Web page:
‘He cast the Dauphine’s horoscope when she was born, predicting a terrible end for her. And there have been some curious incidents. Our mutual friend Monsieur de la Borde, First Groom of the King’s Bedchamber, told me that the pavilion in Kehl intended to welcome the princess was decorated with a Gobelins tapestry depicting the bloody wedding of Jason and Creusa.’

‘A remarkably tactless thing to do, to say the least. A deceived woman who takes her revenge, Creusa burned to death by a magic tunic, and Jason’s two children with their throats cut.’

‘Well, Sartine was hoping – since it is his prerogative – to have control over the Parisian part of the celebrations. But Bignon had already engineered it so that the responsibility fell to him. The King didn’t want to antagonise the magistrates of a city he hates and which feels the same way about him.’

‘All the same, Nicolas, we shouldn’t judge the city authorities too harshly before seeing them in action.’

‘I admire your confidence. Provost Bignon, whose motto is
Ibi 
non rem,
1
has a reputation for being incompetent, vain and stubborn. Monsieur de Sartine told me that when he was appointed the King’s librarian, his uncle, Monsieur d’Argenson, is supposed to have said, ‘What an excellent opportunity, nephew, now you can learn to read.’ The fact that he’s now a member of the Academy has of course only added to his conceit. But that’s nothing compared with how little thought has gone into the preparations for these festivities.’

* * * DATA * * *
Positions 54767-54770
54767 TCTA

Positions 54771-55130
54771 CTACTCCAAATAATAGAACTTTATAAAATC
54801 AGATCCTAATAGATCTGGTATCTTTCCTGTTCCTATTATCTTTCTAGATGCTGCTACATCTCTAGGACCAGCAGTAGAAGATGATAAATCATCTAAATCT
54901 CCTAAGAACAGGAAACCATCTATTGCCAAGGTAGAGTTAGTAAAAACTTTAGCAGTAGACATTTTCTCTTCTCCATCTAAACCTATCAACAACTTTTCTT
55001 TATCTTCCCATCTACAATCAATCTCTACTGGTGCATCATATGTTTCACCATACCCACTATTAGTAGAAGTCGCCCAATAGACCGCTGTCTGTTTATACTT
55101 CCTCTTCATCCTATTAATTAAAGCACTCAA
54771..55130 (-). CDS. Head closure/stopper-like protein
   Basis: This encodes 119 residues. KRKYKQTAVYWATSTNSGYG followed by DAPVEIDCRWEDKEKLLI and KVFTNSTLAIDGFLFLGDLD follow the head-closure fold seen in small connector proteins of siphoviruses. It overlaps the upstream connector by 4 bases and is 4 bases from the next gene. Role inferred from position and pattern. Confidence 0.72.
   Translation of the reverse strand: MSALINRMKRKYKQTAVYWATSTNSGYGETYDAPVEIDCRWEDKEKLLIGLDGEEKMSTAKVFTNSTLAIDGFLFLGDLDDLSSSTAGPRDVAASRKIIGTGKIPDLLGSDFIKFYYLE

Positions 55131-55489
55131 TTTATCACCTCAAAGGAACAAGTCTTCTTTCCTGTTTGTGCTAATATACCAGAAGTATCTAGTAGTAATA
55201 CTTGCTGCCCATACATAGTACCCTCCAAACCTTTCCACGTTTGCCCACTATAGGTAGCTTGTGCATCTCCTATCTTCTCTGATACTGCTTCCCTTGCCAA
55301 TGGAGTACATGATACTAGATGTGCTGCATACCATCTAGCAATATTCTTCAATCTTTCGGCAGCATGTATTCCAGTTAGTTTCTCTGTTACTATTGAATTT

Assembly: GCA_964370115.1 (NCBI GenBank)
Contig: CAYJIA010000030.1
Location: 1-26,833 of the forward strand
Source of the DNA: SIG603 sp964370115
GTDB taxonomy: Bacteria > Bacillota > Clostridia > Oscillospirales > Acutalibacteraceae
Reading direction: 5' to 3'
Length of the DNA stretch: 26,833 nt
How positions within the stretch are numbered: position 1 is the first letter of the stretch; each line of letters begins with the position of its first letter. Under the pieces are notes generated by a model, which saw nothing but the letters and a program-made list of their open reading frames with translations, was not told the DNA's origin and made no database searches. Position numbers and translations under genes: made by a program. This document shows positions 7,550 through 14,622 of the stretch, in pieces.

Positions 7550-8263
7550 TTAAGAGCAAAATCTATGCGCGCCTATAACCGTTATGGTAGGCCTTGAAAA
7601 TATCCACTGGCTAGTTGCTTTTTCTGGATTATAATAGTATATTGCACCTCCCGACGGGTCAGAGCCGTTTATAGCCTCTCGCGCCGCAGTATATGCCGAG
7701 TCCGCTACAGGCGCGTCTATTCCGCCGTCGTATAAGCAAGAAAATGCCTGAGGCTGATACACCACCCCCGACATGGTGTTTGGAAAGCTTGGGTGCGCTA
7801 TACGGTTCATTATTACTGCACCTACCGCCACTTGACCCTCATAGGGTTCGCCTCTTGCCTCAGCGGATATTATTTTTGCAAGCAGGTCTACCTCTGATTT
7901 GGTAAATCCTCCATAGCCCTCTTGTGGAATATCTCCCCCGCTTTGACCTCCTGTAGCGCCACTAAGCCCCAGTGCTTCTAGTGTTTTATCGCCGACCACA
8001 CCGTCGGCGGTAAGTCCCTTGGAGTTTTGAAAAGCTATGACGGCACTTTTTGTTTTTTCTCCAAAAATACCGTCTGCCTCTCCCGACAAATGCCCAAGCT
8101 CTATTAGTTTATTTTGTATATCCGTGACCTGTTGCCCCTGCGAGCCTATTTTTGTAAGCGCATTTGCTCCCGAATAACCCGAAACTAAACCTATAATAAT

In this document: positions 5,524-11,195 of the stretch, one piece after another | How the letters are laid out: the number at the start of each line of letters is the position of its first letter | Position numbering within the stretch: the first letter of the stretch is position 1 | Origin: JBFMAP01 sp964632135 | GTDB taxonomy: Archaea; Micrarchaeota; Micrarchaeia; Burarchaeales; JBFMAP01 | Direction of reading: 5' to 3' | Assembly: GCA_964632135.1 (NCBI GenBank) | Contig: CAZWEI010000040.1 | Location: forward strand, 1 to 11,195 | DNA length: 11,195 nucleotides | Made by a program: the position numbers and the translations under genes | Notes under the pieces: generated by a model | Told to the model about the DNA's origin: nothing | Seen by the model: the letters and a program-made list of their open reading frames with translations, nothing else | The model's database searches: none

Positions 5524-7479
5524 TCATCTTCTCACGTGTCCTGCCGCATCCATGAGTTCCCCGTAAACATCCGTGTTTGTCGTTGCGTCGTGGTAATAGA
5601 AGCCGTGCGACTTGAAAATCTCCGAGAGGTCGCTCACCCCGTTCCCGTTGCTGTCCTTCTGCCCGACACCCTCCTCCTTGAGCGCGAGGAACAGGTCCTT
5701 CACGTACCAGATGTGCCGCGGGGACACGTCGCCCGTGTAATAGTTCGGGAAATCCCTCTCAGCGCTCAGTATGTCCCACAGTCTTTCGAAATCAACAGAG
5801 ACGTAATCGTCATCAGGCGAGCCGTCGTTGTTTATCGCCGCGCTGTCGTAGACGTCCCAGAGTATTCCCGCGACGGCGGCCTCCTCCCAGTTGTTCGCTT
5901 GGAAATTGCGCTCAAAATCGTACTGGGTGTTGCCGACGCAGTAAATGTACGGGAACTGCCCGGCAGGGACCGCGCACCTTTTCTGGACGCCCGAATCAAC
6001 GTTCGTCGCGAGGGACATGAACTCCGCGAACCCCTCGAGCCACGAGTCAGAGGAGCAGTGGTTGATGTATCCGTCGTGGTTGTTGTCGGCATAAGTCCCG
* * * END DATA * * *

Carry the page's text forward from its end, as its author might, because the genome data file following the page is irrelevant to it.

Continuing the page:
‘That’s as may be. But are things so bad that you must get into this terrible state?’

‘Judge for yourself. Firstly, these gentlemen of the city haven’t taken any security measures. The whole thing is potentially like a rush of blood to the heart of the capital. Nobody’s even thought about how the carriages are going to gain access, whereas for the least performance at the Opéra, we carefully regulate the traffic on the approach roads. Remember when the new auditorium was inaugurated? We were there together. Remember all the measures we took to avoid congestion and disorder? The French Guards stationed all the way from Pont Royal to Pont Neuf? Traffic flowed easily all the way up to the immediate vicinity of the building. We had thought it all through, down to the smallest detail.’

Semacgus smiled at this royal ‘we’, encompassing both the Lieutenant of Police and his faithful deputy.

‘And secondly?’

‘Secondly, the architect given the task of building the structure for the fireworks didn’t even bother to level the area, which was a building site not so long ago. In places, there are still trenches in the ground, and that’s very worrying. The crowd could easily fall
in. Thirdly, no provision has been made for allowing the distinguished guests – the ambassadors, the aldermen, the city authorities – to gain access. How will they get through this flood of people? And lastly, in defiance of custom, the provost has refused to grant a general bonus of a thousand crowns to the French Guards. So the streets are left to the City Guards, whose one concern over the past few days has been to show off the spruce new uniforms they’ve been given for the occasion by the municipality.’